A Glittering Playground
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The demographic of those buying gold is changing, know about the nouveau buyers.
Why is she buying gold? What am I here for?" asks the harried father when he learns his daughter is investing in a monthly scheme. "Relax," says the mother. "Our daughter has started earning, she is helping you." This dialogue, part of a television commercial by a leading jewellery company, captures the shifting patterns of buying gold, an age-old obsession for Indians and lately the government's bÍte noire.
"There's been a change in the way people buy jewellery these days. The young work force have the purchasing power to invest in gold," says Krishan Sharma, a manager at Tanishq's store in Connaught Place, New Delhi.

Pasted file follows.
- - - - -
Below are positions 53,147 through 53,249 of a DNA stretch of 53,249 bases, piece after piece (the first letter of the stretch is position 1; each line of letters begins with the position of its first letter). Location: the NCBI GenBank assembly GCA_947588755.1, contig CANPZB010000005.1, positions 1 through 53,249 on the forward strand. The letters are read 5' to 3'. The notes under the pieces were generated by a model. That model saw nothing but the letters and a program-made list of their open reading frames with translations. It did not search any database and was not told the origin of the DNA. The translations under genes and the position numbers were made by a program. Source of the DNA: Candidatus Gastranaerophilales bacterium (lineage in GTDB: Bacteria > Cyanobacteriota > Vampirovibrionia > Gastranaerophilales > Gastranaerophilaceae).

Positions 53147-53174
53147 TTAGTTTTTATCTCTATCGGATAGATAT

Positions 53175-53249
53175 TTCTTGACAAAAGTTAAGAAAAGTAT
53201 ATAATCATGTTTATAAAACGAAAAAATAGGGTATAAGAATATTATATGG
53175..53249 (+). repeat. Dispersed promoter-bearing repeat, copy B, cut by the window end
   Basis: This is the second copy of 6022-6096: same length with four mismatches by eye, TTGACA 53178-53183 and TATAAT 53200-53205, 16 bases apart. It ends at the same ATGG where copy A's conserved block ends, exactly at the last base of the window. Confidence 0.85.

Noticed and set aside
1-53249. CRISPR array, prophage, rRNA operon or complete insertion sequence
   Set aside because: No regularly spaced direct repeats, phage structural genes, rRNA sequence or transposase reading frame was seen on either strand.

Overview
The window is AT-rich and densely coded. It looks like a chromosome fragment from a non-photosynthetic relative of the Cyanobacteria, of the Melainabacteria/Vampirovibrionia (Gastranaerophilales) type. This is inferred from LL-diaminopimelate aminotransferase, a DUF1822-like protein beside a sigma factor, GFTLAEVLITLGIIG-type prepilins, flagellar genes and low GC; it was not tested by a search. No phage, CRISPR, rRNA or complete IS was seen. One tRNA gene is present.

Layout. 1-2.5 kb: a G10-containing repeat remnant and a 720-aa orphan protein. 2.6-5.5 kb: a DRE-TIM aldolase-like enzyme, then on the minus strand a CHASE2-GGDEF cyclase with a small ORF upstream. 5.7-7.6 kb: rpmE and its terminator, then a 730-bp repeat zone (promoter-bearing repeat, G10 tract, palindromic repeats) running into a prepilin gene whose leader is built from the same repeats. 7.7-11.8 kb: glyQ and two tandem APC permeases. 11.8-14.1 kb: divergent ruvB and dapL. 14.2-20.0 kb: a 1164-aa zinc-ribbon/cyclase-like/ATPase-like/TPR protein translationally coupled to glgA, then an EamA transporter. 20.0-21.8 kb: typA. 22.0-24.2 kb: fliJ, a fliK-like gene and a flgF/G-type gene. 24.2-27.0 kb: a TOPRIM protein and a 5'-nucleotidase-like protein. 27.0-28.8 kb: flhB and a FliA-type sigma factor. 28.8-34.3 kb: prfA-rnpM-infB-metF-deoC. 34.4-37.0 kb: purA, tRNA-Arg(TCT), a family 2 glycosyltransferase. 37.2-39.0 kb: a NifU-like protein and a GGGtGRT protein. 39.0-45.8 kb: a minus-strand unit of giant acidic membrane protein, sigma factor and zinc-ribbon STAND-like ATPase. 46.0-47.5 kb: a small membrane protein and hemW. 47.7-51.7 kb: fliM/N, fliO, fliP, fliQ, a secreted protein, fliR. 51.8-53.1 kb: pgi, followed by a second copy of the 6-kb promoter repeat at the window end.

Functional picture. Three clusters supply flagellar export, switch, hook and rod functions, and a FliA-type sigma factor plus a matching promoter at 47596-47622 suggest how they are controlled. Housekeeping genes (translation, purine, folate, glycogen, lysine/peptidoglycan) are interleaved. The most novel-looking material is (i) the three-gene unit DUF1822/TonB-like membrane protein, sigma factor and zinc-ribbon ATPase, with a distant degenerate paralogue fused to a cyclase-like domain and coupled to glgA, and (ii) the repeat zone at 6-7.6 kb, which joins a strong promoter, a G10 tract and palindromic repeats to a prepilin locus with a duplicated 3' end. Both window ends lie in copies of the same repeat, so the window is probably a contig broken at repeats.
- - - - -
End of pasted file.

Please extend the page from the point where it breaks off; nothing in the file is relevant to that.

Tanishq, a leading jeweller has been the prime mover to cash in on this shift. The company, a Tata brand, has two instalment schemes. The earliest, launched in 2002, allows a client to buy gold or diamond jewellery by making a deposit for 12, 18 or 24 months.
"The schemes are aimed at parents who are planning for their children's wedding, which is why the duration is not more than two years. A good number of youngsters invest in these schemes too," says Sharma, adding that the ratio of parents to youngsters is about 60:40. So, for every three couples planning their daughters' wedding, there are two women below 35 who are also saving to buy gold jewellery.
There are other jewellers too, who are quick to lure the new buyer. P C Jewellers, a Delhi-based group with a presence across north and central India, launched a deposit scheme two years ago where the company pays the last two instalments. "A high proportion of our monthly deposits fall in the Rs 5,000 range. We get enquiries from, at least, 12-15 people every day, who are under 35," says GD Jain, manager of the showroom in South Extension, New Delhi.
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